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Rudolph & Sletten project exec says women in construction can 'pave their own way' | Dump Trucks Charlotte NC

Permission granted by Kelli Quinn

This article is one in a series of conversations with women leaders in the construction industry. Click here for past conversations.

Kelli Quinn, senior project executive at Rudolph & Sletten, has worked in construction for nearly 30 years. She currently leads many high-profile commercial projects in the San Francisco Bay Area. 

Here, Quinn talks with Construction Dive about her career choices, her favorite projects and the importance of finding a mentor.

CONSTRUCTION DIVE: What do you do in your current job?

KELLI QUINN: My key role is overseeing project teams and providing leadership and mentorship. I provide leadership both internally and externally to support our clients/owner, design teams, our subcontractors and project team end users. I also assist with business development by maintaining a connection with business relationships I have developed. I also support and lead teams through project pursuits.  

What led you to choose construction for your career?

I grew up in the suburbs of Chicago, and I watched the suburb build up (more like explode) around me. I started Iowa State University in the Engineering College and spent my first two years undecided in what engineering degree I would focus on. 

Kelli Quinn
Permission granted by Rudolph & Sletten

I am not one that doesn't like having a lack of direction, so I spent those first two years in college using the career center, talking to various professors and attending career fairs to help me narrow down my focus. It didn't help that Iowa State had 16 engineering degrees to choose from.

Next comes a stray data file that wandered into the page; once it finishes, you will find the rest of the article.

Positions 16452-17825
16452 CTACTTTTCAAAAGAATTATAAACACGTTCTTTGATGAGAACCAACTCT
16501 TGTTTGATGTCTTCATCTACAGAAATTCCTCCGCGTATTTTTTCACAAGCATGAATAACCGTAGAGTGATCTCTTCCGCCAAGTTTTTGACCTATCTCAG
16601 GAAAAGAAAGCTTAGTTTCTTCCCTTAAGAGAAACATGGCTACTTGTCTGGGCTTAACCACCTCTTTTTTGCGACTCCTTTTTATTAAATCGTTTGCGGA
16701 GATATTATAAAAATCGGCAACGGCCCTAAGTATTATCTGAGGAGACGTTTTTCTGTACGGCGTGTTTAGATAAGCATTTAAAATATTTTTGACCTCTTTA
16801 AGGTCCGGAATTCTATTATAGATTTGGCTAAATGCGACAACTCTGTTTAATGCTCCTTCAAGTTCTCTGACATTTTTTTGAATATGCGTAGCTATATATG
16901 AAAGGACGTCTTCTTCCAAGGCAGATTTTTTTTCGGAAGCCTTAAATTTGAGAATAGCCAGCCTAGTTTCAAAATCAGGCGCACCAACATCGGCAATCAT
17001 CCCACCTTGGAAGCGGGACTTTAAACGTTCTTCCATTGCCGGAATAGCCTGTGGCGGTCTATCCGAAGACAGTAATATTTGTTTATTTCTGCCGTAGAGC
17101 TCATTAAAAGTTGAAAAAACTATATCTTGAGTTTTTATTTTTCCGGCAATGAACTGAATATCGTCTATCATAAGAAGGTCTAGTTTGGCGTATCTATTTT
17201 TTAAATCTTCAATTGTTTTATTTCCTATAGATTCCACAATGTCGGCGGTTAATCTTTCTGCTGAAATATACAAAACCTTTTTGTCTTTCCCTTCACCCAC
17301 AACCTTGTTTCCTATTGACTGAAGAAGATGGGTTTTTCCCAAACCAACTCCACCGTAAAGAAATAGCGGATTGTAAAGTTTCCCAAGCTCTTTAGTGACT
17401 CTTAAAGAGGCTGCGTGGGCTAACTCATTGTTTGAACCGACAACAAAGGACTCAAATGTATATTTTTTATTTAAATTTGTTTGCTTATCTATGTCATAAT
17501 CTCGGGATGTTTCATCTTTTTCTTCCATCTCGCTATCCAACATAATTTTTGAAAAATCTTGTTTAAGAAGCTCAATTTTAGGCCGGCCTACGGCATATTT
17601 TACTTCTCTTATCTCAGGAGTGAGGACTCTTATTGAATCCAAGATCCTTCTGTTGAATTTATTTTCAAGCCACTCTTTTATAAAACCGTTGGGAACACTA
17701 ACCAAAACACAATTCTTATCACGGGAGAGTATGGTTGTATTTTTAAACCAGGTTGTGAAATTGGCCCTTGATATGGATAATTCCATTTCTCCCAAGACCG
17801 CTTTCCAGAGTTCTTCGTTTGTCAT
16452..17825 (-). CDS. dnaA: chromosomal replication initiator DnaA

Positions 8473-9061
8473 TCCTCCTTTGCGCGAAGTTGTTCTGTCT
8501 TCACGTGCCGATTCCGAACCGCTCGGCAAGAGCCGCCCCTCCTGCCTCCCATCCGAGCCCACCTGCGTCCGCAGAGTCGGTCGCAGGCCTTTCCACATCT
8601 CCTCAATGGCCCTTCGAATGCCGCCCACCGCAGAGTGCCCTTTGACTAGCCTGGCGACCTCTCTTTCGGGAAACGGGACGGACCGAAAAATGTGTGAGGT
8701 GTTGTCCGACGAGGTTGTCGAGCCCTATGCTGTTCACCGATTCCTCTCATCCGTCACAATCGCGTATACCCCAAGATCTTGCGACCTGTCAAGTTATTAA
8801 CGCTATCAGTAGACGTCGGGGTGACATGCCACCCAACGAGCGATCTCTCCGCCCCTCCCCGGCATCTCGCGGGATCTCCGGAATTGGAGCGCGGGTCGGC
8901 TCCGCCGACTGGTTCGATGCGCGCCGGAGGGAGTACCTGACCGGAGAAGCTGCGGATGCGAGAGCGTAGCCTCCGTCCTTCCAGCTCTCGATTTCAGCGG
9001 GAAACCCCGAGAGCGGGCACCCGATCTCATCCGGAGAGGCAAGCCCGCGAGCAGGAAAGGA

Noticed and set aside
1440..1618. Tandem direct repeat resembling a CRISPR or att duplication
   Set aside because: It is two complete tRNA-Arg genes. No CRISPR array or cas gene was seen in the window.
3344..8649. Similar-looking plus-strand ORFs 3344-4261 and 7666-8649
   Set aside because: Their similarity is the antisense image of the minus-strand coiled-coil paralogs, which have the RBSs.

By the end of my sophomore year, I focused and narrowed my path to the Civil and Construction Engineering department. I declared Construction Engineering with a building focus when I started my junior year in college. I knew I was really excited about construction when I went on my first tour of a high-rise building under construction in Des Moines.

I do have a confession: one of the reasons I was so late to declare my engineering focus was that my Dad was hoping I would go into computer engineering. My Dad knew there were so many career opportunities in computers, but I didn't find joy in coding or the computer field. So I was hesitant to declare construction engineering as my major since construction wasn't a traditional career for women in the early 90s. I was blazing a new trail that I wasn't sure my parents would support. 

My parents did support my decision, but they didn't really understand my choice to pursue a career in construction until they visited my first project out of college. It took a tour to my first project under construction for my parents to understand my passion for solving problems and how rewarding it was to see how our team's efforts produced something tangible. My first project out of college was to columbus oh dump truck company on a new hospital project in Fremont, California. It was very satisfying to build a project to bring new health services to a growing community.